Hundreds of thousands of fish killed in NSW as fire ash fell into the river | World News


It is estimated that hundreds of thousands of native fish died in the north New South Wales after the rains, he washed ashes and silt from forest fires on the Macleay River.

Parts of the Macleay River – favored by recreational fishermen – have been transformed into what the locals described as a “dripping cake mix” that stank of rotting vegetation and dead fish.


A freshwater ecologist told Guardian Australia that the impact of killing fish could be felt in the coming decades, with long-lived species like Australian sea bass being hit hard.

The NSW Department of Primary Industries has received reports of "hundreds of thousands" of fish killed in the river since December 2019.

Locals say the rain in the past 10 days has seen more ash and mud from the dry, scorched landscape running into the river.


The disaster on the Macleay River is one of eight fish deaths reported to the department this year, with the cause mostly related to the lack of rain.

Larry Newberry, a recreational fisherman from Frederickton, near Kempsey, said he drove 100 km to George's Creek to survey the river last weekend.

"I would say that, from what I saw, I would not be surprised to end all fish in at least 100 kilometers of the river," he said.


“The stench was overwhelming – it stank so much it made you shiver. It is the dead fish, the rotten vegetation and the ashes of the fires and perhaps the fire retardant. It's like brown slime.

"I have been fishing in the river for 50 years and I have seen dead fish before, but nothing of this magnitude. This will happen in all rivers on the east coast hit by forest fires."

The rains took "tons and tons" of debris into the Macleay River, locals say. Photo: Larry Newberry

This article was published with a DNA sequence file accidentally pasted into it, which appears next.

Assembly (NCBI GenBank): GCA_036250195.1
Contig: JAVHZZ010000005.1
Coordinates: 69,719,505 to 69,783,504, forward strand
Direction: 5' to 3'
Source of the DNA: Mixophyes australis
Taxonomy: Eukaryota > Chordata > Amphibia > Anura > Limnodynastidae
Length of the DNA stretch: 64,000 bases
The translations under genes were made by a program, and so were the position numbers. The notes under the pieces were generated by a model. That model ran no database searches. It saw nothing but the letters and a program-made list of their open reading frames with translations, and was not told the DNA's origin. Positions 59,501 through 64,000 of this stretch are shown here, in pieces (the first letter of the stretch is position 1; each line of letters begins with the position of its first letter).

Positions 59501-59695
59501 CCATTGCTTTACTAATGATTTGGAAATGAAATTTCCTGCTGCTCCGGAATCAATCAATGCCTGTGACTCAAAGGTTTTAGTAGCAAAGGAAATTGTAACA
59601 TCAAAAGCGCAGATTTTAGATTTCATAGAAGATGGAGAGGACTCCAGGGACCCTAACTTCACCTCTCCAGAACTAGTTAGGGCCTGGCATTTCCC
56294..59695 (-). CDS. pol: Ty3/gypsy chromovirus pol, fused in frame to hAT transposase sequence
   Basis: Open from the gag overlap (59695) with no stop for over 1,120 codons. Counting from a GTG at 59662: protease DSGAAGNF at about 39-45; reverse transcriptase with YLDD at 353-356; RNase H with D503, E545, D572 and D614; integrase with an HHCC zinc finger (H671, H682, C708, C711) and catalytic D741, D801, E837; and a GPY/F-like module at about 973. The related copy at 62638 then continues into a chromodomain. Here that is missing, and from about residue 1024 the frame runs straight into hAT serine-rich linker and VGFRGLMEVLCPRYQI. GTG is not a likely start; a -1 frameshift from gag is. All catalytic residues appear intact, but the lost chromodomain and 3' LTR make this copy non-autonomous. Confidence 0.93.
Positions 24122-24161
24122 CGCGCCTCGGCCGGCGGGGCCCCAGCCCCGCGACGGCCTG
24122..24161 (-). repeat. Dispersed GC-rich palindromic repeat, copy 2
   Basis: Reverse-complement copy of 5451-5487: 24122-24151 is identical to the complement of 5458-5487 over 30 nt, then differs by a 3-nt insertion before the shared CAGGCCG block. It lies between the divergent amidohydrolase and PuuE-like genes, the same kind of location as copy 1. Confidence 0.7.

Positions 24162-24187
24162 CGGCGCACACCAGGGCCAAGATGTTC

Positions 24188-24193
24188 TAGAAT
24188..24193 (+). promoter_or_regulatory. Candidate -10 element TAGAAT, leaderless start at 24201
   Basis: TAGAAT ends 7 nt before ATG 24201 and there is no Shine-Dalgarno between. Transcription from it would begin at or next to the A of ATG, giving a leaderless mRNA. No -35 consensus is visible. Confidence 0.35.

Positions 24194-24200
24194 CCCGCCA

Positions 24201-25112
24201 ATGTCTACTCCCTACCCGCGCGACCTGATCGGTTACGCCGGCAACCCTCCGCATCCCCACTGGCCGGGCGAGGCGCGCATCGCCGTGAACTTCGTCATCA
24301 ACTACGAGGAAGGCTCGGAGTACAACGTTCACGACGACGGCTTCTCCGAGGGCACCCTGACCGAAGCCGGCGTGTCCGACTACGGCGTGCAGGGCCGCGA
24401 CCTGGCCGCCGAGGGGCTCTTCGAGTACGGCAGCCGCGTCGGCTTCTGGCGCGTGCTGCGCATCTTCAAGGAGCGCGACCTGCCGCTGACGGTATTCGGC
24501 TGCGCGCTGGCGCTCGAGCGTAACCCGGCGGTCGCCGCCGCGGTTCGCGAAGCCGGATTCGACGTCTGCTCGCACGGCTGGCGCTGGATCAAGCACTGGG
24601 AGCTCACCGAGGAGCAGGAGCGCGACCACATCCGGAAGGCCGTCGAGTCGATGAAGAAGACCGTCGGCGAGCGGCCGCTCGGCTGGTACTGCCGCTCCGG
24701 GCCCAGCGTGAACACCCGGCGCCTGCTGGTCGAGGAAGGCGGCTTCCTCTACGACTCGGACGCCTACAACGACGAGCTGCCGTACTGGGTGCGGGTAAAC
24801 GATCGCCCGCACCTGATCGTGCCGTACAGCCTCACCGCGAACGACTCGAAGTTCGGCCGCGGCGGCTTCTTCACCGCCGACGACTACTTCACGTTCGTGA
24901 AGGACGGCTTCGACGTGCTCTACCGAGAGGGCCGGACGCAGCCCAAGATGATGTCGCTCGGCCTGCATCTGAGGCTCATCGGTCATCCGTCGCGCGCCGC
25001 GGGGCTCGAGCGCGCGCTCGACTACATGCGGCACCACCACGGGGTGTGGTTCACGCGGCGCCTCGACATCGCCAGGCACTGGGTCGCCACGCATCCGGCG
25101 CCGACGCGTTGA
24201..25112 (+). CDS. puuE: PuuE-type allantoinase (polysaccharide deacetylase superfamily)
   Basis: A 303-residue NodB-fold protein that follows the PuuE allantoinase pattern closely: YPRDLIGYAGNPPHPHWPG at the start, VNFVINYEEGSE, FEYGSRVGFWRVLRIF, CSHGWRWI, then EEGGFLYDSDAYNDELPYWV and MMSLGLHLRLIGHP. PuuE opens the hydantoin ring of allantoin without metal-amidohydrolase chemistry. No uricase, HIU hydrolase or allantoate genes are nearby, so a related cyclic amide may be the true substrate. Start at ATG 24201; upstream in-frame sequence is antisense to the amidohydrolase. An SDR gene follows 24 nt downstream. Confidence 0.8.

Newberry criticized the commercial fishing operations that captured Australian sea bass and also the main industry department for what he called a lack of response.

The species seen dead and reported to Guardian Australia were Australian sea bass, eels, mullet, mullet, herring eyes, herring, gudgeons and catfish.

Upstream of Kempsey, in the town of Bellbrook, residents use pumps and hoses borrowed from firefighters to try to oxygenate the water.

Newberry said he admired the efforts, but feared it was "like pissing 40 miles an hour no less."

James Pritchard, founder of the Bellbrook Social Fishing Club, said the rain on Thursday raised the river's level, but "brought tons and tons of debris and dirt with it".

He said: "Now there is more ash in the river than I have ever seen before. The top of the river is covered in ash. The water looks like a mixture of cake dripping. It is terrible.

"The river is gone for generations – I won't see it come back in my life. To say that I'm gutted is not the word."

Aboriginal elders relied on a healthy river to feed and teach culture, he said, and that would devastate those efforts.

"This is so wrong. DPI knew it was going to happen and they didn't put anything in place," he said.

Professor Lee Baumgartner, a freshwater ecologist at Charles Sturt University, said the fish would be choked.

The addition of ash and nutrients to the water promotes bacteria, which in turn remove oxygen from the water. And if the water gets muddy, the fish won't be able to pass enough water over their gills to extract oxygen.

While efforts to oxygenate the water may seem futile, he said that even a saved mature female could continue to spawn and lay hundreds and thousands of eggs.

He said there was a precedent for understanding the long-term impacts of an event like this: large forest fires in 1939 caused ashes to flow into the Lachlan River and "the fish never recovered".

He said: "I think we will see more of these events while it is raining. These things can have decades of impact. It can be really terrible.

The Department "fish killsThe page also features reports of hundreds of dead fish in Lake Tilba, on the south coast of NSW, where there was soot on the banks, alongside golden, flat, mullet, eel and blue swimming crabs.

The drought probably also killed thousands of fish in the Hastings River, near Port Macquarie, the page reports.

A NSW DPI statement said its fisheries department "continues to investigate a fish death event in the Macleay River".

The statement said: “The suspected cause of the incident is poor water quality, leading to low dissolved oxygen. Rain events are adding ash from extensive forest fires across the region to local watersheds, in addition to other organic matter and sediment. This can cause rapid drops in oxygen levels in the water.

“The fishing team conducted numerous field assessments and the main affected species were Australian sea bass, freshwater mullet and catfish. The number of impacted fish is estimated at hundreds of thousands. "

Community members were encouraged to report fish deaths or observations to the Fishers Watch hotline on 1800 043 536.

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